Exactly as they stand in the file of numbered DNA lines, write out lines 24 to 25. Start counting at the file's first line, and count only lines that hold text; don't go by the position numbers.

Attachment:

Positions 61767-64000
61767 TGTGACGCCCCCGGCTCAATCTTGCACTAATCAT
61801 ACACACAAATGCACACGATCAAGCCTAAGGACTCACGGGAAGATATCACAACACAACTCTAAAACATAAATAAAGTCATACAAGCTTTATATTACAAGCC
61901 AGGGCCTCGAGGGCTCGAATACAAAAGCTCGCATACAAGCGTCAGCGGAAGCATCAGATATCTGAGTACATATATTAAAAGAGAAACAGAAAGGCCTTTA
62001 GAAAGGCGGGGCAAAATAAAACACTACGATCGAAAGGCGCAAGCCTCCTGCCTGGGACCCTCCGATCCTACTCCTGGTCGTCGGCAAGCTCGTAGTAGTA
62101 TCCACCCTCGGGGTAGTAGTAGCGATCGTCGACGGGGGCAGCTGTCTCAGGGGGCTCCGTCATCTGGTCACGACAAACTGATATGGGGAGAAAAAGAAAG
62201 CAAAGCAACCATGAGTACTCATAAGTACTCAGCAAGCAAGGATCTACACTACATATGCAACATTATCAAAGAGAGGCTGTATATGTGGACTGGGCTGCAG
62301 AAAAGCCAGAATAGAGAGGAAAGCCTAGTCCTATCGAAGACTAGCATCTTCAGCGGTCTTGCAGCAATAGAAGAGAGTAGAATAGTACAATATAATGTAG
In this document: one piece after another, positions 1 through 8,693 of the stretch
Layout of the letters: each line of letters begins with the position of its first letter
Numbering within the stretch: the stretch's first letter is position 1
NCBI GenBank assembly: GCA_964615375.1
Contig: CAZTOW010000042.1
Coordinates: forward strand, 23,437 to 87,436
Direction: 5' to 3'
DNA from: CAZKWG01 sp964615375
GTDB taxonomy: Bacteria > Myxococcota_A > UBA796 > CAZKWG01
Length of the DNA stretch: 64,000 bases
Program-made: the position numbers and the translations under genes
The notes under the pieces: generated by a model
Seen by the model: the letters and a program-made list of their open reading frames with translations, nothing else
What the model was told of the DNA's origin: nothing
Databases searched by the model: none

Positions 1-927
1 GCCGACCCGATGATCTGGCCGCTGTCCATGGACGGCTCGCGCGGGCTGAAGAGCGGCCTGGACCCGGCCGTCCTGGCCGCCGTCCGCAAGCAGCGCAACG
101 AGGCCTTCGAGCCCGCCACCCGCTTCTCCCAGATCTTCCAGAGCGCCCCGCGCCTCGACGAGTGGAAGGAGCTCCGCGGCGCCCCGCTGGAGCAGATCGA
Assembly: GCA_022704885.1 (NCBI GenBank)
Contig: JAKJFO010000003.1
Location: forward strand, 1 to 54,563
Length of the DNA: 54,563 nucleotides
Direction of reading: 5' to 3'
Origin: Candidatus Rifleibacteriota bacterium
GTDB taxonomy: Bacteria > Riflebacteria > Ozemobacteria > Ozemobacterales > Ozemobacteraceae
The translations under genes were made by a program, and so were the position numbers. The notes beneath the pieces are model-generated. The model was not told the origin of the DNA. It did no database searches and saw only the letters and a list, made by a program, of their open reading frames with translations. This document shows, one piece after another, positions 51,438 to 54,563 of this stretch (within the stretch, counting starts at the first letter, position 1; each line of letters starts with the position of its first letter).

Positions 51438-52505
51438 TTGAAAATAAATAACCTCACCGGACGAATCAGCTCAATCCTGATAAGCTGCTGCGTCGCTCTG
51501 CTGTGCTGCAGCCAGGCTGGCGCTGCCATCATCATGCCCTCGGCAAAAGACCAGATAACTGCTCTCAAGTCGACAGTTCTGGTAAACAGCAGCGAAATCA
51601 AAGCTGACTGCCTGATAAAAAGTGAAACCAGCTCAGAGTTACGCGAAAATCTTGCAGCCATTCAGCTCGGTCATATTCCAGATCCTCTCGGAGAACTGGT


Positions 1-927
1 GCCGACCCGATGATCTGGCCGCTGTCCATGGACGGCTCGCGCGGGCTGAAGAGCGGCCTGGACCCGGCCGTCCTGGCCGCCGTCCGCAAGCAGCGCAACG